SAN LUIS VALLEY — La Puente is a familiar name in the San Luis Valley and for good reason. Primarily known for La Puente Home located in Alamosa, the organization sets the standard in services provided for people experiencing homelessness.
What many don’t know is that the “homeless shelter” is only one part – and one of the smallest parts, at that – of the ways La Puente supports the valley’s most vulnerable population. La Puente also has a program known as the Crisis Prevention Resources Program, and its mission is directly aligned with its name: “to provide homeless prevention services to individuals and families experiencing a crisis in the San Luis Valley by providing assistance with rent, mortgage, utility, energy, medical and crisis expenses.”
According to the US Census Bureau’s five-year population estimates from the 2014 – 2018 American Community Survey, four of the six counties in the San Luis Valley are among the poorest counties in Colorado.
That fact alone demonstrates the importance of an organization like La Puente. But throw COVID into the equation along with its devastating impact on vulnerable populations, and La Puente’s services become critical.
“When COVID hit, a lot of things happened,” says Lance Cheslock, Executive Director of La Puente Home.
“We had to close the doors of the shelter to do intakes and heavily screen who could come in. We could still enroll new people, but we had to follow protocol limiting how many people we could serve. We went from serving fifty or sixty people to thirty.”
Limited space led to more people “on the outside”, “couch surfing” or sleeping in cars or on the streets. “The numbers of unsheltered people skyrocketed, so our job was to find housing for them.”
Thanks to $300,000 in grant funding specifically for housing issues related to COVID, the staff were successful in finding housing for those in immediate need. But that was only part of the problem.
The economic impact of COVID restrictions, including the mandated statewide shutdown, was enormous. “We were getting calls from people who’d been laid off from work. People who worked in restaurants, non-essential businesses, potato workers…all sorts of people lost their jobs and started getting utility shut off notices when they couldn’t pay their bill or eviction notices when they couldn’t pay their rent.” Again, the grant funding was invaluable in preventing homelessness. According to data from the end of November 2020, La Puente assisted 108 households in all six counties in the San Luis Valley with one, two or three months rent, literally buying time to find a job or plan the next step.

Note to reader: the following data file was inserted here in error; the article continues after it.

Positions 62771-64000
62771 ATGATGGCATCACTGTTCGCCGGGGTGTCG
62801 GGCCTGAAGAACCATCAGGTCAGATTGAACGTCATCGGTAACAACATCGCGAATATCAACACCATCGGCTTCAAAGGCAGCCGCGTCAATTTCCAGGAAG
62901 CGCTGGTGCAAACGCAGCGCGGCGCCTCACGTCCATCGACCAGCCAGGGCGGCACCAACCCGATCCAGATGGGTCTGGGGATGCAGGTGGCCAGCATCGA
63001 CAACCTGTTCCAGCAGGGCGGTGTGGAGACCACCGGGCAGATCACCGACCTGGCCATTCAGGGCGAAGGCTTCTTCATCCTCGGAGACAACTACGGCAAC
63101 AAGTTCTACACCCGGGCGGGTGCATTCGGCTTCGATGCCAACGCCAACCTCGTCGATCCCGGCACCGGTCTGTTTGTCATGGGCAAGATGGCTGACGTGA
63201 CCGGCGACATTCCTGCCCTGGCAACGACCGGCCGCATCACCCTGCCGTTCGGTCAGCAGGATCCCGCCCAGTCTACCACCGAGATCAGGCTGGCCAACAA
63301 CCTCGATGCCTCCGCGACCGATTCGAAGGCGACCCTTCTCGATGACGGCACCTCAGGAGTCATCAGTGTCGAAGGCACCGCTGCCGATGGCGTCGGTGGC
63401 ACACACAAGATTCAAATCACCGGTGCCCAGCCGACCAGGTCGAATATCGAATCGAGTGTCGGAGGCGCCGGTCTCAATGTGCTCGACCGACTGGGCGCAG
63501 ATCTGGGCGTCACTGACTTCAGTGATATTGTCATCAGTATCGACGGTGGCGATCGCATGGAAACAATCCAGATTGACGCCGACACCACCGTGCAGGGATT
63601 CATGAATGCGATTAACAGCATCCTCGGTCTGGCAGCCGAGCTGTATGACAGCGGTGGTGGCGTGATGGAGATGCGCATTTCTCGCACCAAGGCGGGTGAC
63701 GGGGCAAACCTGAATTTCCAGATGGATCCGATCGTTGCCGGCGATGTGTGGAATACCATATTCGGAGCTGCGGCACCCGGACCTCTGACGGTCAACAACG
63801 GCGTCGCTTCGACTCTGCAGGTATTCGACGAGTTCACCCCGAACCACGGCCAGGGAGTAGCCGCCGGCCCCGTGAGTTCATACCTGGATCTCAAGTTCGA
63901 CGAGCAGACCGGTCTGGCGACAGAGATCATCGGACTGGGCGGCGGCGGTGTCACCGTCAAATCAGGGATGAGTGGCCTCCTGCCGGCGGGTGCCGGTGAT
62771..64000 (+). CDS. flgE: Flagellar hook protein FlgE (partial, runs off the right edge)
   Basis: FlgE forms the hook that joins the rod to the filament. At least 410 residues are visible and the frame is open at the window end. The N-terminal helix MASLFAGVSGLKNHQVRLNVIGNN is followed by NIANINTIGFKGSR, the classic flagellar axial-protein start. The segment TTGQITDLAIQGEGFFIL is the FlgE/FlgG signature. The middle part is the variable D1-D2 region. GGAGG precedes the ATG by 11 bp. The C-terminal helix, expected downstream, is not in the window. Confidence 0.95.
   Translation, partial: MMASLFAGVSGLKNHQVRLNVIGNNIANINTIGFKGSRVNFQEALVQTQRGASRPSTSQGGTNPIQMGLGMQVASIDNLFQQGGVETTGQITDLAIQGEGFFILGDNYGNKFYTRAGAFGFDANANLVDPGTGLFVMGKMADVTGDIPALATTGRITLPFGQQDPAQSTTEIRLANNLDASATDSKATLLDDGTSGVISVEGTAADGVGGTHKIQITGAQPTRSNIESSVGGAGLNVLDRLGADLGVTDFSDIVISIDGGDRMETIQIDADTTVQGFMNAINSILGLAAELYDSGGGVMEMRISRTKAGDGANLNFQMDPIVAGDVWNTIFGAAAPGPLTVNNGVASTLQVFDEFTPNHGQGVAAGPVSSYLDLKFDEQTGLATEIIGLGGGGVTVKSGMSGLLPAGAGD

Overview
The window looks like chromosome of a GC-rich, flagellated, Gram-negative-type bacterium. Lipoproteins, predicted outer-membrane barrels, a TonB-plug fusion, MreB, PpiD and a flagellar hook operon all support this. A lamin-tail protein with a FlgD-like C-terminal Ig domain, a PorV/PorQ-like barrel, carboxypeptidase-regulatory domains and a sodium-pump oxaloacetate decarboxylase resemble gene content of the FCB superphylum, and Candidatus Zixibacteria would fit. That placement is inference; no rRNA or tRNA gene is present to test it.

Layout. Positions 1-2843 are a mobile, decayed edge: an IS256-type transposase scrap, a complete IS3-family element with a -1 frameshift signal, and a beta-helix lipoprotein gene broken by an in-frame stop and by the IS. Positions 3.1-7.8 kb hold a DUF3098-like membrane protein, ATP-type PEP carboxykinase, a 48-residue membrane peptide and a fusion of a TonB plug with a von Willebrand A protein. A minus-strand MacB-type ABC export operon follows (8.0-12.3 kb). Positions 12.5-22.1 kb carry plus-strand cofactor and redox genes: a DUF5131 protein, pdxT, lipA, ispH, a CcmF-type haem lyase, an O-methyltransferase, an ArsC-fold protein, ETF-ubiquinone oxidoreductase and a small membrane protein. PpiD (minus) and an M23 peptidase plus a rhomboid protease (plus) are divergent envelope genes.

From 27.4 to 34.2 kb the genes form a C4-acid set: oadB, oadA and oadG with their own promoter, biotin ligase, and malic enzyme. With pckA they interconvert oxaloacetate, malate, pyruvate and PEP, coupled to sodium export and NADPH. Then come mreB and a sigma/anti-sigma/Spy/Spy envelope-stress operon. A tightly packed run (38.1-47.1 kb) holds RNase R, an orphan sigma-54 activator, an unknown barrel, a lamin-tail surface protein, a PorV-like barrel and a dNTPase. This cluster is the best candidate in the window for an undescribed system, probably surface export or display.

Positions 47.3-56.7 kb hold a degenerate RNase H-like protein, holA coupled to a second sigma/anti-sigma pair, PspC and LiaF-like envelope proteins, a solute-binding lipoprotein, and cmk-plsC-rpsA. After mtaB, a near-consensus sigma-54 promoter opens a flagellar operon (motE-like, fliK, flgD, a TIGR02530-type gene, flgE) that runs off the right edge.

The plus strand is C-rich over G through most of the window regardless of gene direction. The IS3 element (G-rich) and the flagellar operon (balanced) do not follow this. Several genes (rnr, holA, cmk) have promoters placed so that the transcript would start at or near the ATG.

“It’s typical for about thirty people a month to get eviction notices in the valley. Add in COVID, and that’s a lot of displacement going on.”
Thanks to the funding, La Puente was able to not just place homeless people into housing but to also keep people who already had housing in their homes.
How an individual or family ends up homeless is complicated, but, according to Cheslock, utility shut off is a precursor to becoming homeless. Figures from the end of November 2020 also show that La Puente has assisted 810 households who were in severe arrears and had either gotten shut off notices or were at risk of utility shut-off.
“If you put a red dot on households we helped, you’d see them spread out across the valley – sometimes with two or three houses on the same street. We helped people in the country, in “Iraqi Flats”, Saguache, Crede, Moffat…those red dots would be peppered all over.” All of these assists are done by La Puente Crisis Prevention Resources Program, largely staffed by Americorps volunteers, stretching grant dollars even further. “We want people to know we have this program. If they’re getting utility or eviction notices, we can help.”
La Puente was recently awarded a second grant that, like the first, is specifically earmarked to assist with housing issues related to COVID. And, from the numbers Cheslock provides, the funding is greatly needed.
“We currently have 68 people who are homeless and have severe issues. We also have 21 families who have resources but there’s a lack of affordable housing. Eviction notices have been increasing at a rate of 53% per month. Sometimes, it feels like we’re climbing up a hill made of sand, but we know numbers are going to level out with the vaccine. It’s just going to get worse before it gets better.”
Despite the long battle behind and a long battle up ahead, Cheslock has high praise for the way people have responded. “COVID has required us to work together. If people experiencing homelessness get infected, they can infect others. So, the city, county, faith community, law enforcement, public health, Valleywide, the hospital – we all came together and we work together better now and are so much stronger as a team than at any time in our history. Everyone sitting around the table would agree that COVID has been hard but, in requiring us to work together, we’ve built a partnership that will last long after COVID is over.”